A floating nuclear power plant, the world's first, built in Russian Federation has embarked on its first sea voyage so its reactors can be loaded with fuel.
"The pier, hydraulic engineering structures, and other buildings, crucial for the mooring of [the floating power plant] will be ready to use upon Akademik Lomonosov arrival", said Rosatom in a press release.
It is to be towed through the Baltic Sea and around the northern tip of Norway to Murmansk, where its reactors are to be loaded with nuclear fuel.
But the first voyage of the Academik Lomonosov, has environmentalists and critics calling it a "nuclear Titanic" that poses a danger, no matter where it finally sets down anchor. There it will power a port town, oil rigs and a desalination plant.
"It is a significant milestone for our project as well as for the world nuclear industry". However, due to pressure from the Baltic states and a successful petition organised by Greenpeace Russia, Rosatom, the state-controlled nuclear giant that owns and operates the floating nuclear power plant, decided on 21 July 2017 to move loading and testing to Murmansk.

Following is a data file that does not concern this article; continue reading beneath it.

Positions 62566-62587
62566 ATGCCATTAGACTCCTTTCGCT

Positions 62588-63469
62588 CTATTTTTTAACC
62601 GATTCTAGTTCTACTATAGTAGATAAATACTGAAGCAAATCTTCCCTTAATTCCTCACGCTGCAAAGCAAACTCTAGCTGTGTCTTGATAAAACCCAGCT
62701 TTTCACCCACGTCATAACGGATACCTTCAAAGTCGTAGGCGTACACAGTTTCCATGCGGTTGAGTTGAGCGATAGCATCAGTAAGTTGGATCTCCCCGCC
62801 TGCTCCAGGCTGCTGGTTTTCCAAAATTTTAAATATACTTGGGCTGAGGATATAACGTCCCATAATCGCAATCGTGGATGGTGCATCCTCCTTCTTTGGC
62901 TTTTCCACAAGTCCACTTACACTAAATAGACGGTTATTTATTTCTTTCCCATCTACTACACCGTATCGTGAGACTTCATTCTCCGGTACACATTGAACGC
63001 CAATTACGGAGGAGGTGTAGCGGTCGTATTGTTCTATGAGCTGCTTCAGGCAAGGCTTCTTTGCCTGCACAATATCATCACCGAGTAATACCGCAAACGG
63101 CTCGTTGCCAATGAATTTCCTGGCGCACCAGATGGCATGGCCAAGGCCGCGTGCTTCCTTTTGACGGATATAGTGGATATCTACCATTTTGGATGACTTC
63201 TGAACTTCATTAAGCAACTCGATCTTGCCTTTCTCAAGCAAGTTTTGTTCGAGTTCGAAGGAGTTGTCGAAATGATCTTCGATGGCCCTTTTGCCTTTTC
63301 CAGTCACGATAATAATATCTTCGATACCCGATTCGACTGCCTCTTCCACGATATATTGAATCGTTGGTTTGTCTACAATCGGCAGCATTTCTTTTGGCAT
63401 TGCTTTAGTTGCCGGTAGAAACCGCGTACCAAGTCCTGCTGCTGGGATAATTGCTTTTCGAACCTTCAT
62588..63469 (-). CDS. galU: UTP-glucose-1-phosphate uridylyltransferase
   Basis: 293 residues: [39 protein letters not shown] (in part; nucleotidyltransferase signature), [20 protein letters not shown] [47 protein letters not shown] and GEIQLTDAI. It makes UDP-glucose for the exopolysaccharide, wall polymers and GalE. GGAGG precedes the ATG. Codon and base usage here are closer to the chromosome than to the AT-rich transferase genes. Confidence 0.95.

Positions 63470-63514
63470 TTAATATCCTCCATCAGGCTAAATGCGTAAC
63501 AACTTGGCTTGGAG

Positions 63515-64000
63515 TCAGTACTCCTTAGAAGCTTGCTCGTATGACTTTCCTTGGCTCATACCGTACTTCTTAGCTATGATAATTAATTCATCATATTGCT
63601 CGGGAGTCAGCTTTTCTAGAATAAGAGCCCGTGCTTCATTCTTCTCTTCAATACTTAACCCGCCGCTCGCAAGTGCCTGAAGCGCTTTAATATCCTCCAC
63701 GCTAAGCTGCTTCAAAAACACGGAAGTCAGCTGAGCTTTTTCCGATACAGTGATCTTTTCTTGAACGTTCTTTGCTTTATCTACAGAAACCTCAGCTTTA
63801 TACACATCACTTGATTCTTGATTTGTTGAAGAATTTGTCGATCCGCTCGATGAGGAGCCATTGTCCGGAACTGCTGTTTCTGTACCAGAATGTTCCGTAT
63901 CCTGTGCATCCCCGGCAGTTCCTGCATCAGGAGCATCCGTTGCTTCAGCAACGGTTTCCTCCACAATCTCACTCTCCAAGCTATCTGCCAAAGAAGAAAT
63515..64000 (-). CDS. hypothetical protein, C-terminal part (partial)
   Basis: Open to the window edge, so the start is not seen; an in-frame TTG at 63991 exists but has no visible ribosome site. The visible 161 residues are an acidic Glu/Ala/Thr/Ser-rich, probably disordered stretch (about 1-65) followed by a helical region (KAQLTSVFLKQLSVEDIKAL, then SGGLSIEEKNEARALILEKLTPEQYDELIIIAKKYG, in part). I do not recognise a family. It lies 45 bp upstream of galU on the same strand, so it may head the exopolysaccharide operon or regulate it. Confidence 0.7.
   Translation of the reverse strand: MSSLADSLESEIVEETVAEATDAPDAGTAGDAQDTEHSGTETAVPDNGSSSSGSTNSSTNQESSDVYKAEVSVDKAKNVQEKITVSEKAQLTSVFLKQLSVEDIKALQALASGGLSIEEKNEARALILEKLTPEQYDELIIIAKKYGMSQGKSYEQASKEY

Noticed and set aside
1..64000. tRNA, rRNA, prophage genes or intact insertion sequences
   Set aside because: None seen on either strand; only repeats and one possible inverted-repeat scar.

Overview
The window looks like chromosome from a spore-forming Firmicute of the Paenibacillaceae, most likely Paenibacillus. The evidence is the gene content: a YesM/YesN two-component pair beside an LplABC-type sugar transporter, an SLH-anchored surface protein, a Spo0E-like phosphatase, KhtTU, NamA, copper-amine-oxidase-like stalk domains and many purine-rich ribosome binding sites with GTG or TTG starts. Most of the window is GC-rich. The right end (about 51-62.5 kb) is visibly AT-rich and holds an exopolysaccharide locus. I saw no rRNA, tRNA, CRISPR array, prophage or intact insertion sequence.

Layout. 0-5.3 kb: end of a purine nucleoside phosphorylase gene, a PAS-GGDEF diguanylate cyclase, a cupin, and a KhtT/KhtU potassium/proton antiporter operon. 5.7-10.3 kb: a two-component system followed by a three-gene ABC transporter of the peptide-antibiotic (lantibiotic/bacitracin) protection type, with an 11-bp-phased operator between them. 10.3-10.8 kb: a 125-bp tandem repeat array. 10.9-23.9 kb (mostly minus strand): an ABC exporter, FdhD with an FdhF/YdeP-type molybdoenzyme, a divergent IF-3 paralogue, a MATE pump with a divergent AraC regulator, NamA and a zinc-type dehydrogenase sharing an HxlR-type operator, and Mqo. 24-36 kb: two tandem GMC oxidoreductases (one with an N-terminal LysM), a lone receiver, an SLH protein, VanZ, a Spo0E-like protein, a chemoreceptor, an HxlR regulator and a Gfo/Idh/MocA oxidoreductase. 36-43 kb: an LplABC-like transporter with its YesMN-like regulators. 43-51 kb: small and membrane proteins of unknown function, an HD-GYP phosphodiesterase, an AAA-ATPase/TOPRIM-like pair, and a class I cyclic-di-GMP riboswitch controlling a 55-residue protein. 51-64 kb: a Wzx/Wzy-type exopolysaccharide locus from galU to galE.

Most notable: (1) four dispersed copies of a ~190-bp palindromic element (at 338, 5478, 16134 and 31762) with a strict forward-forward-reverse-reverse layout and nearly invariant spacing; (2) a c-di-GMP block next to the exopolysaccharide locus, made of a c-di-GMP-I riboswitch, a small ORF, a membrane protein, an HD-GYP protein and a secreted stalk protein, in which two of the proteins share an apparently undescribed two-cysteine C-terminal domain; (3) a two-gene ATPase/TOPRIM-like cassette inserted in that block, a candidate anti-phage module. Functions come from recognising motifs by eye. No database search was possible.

An FNPP is basically a mobile, low-capacity reactor unit operable in remote areas isolated from the main power distribution system, or in places hard to access by land.
"Greenpeace hasn't presented any meaningful scientific evidence of any unaddressed risks or any shortcomings of the design which is based on a tried and tested technology with an impeccable track-record", the company said, according to the Daily Mail.
Several European media outlets, however, focused their attention on the potential risks that the plant might allegedly pose to the environment, citing Greenpeace nuclear expert for central and Eastern Europe Jan Haverkamp.
According to Russian media, Rosatom is now planning a production line, which will be capable of mass producing floating nuclear reactors.